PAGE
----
Question: Films and Television Programmes Have Sometimes Been Blamed for Recent Increases in Crimes of Violence. Do You Think That They Really Influence People in This Way?
Answer: We are all influenced by things that happen to us. Watching films and television programmes are one of the main activities of human beings. So, we cannot help but be influenced by them. Whether we are influenced adversely or beneficially depends on what we watch.
Films and television programmes of today are filled with violence. There is never a shortage of violent shows. We get snows on crime, war, martial arts, psychopaths, murders, the occult and all manner of human degradation. The public seems to love these shows. They get a thrill out of someone kicking another to death, Or sees a man shoot another in cold blood, or watch a psychopath slice, someone, to shreds. If they enjoy seeing such shows do not see how they can avoid being influenced.
My personal experience is that after seeing a show that I enjoy, I find myself wanting to emulate the hero. At one stage of my young life, I imagine Myself being a James Bond. At other times I fantasised about being Rambo, Dirty Harry, Bruce Lee and other celluloid heroes. Of course, I know I cannot be like them, but the influence these shows have on me is obvious. Unconsciously I. imitate them. How do we get to use terms like “no sweat, man”, “cool it, baby’ and others? They are all straight out of the movies. We are all influenced, whether we admit it or not.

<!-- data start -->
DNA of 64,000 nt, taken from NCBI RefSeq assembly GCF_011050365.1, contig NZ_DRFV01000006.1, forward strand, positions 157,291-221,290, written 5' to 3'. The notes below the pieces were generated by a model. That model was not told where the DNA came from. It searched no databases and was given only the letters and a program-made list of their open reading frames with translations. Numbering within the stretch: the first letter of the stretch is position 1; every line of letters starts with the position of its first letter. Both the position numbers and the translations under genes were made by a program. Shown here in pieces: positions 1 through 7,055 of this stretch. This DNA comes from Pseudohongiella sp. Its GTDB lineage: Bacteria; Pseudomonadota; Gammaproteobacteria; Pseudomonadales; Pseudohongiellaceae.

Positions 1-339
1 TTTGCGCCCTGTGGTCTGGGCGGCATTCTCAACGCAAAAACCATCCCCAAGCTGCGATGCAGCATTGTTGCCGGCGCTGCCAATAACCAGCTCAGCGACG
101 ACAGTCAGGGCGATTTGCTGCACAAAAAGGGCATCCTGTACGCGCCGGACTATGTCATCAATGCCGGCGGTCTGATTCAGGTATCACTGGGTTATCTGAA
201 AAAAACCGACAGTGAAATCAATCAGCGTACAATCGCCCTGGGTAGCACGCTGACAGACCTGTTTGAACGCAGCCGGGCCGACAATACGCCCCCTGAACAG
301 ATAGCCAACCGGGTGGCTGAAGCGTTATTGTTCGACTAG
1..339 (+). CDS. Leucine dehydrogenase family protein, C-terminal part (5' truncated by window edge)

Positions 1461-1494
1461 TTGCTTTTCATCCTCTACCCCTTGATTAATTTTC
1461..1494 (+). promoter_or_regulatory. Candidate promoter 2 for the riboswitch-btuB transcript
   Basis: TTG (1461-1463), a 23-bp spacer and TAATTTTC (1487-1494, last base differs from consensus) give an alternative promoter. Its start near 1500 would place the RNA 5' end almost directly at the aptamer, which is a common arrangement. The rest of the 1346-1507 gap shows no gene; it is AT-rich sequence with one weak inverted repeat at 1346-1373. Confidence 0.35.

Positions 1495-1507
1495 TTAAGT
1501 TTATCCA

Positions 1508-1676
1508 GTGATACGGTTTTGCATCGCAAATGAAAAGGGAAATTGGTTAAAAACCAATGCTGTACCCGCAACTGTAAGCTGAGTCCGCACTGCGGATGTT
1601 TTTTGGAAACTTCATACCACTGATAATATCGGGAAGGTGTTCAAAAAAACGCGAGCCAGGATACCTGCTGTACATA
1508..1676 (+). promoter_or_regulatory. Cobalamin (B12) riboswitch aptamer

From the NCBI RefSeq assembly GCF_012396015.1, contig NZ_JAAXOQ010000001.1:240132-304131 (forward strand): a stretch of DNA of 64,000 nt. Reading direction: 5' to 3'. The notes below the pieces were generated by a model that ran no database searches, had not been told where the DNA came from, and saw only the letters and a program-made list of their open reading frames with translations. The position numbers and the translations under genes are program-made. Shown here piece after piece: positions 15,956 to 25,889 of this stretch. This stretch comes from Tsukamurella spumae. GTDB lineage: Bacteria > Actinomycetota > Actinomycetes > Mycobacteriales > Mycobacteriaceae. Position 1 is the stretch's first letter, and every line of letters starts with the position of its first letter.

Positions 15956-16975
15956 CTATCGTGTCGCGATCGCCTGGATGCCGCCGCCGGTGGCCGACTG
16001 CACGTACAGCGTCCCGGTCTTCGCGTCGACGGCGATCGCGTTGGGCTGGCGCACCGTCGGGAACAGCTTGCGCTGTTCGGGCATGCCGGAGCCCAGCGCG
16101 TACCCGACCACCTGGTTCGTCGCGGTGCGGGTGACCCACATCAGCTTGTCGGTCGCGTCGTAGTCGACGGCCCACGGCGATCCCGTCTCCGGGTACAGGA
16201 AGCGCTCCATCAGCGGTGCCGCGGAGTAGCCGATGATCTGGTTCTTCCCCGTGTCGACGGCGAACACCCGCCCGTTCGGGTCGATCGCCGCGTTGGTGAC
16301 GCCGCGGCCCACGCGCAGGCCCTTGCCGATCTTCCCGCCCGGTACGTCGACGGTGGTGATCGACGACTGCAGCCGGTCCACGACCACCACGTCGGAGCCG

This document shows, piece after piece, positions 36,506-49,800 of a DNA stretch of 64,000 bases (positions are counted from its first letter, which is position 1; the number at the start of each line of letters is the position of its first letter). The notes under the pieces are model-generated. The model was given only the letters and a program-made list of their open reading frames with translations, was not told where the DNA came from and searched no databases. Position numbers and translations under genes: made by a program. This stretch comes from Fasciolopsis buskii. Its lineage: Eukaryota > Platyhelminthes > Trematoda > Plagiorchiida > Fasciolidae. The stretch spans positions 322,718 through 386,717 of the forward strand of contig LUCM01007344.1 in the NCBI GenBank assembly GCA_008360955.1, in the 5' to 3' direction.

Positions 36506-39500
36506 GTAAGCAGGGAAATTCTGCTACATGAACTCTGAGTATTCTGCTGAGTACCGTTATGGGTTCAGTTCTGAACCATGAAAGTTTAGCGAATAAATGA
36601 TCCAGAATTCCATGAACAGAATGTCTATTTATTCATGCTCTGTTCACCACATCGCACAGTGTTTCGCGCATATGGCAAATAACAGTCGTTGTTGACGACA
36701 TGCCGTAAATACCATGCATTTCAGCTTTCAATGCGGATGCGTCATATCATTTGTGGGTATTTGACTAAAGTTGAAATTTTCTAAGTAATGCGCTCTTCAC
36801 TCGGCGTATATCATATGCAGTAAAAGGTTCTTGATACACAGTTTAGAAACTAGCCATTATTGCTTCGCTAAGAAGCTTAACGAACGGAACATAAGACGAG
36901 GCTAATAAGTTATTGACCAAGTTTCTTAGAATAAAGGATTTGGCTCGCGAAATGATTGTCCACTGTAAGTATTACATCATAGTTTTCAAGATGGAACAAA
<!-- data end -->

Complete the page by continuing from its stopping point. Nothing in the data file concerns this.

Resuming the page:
There have been cases where armed robberies copy the methods shown on popular films. The police admit this. This shows the direct influence of films on crime. Also recently there were cases of people being attacked by persons wielding Samurai swords. Would these not be the influence of violent Japanese and martial arts films? They certainly look so. I have seen my friends taking up martial arts after watching one of Bruce Lee’s films. It is all right if they do not go out and pick a fight with someone. But who can tell? Given the opportunity, they might just become another crime statistic.
News on television show scenes of violence every day. Some may justify the news by saying, that they. are necessary. 1 cannot argue on that. The point is that they again influence us tremendously. How can the act of terrorism report on television not influence us? Consequently would it not be reasonable to assume that some might just go out and imitate what they saw?
It is undeniable. Films and television programmes do have a direct or indirect bearing on the incidence of crime. Those who watch violent shows, and that includes just about all of us, are sorely influenced. Most of us would not imitate what we had seen because there is no need to. However, for some, especially desperate or ambitious ones, the temptation to follow the path of violence is irresistible.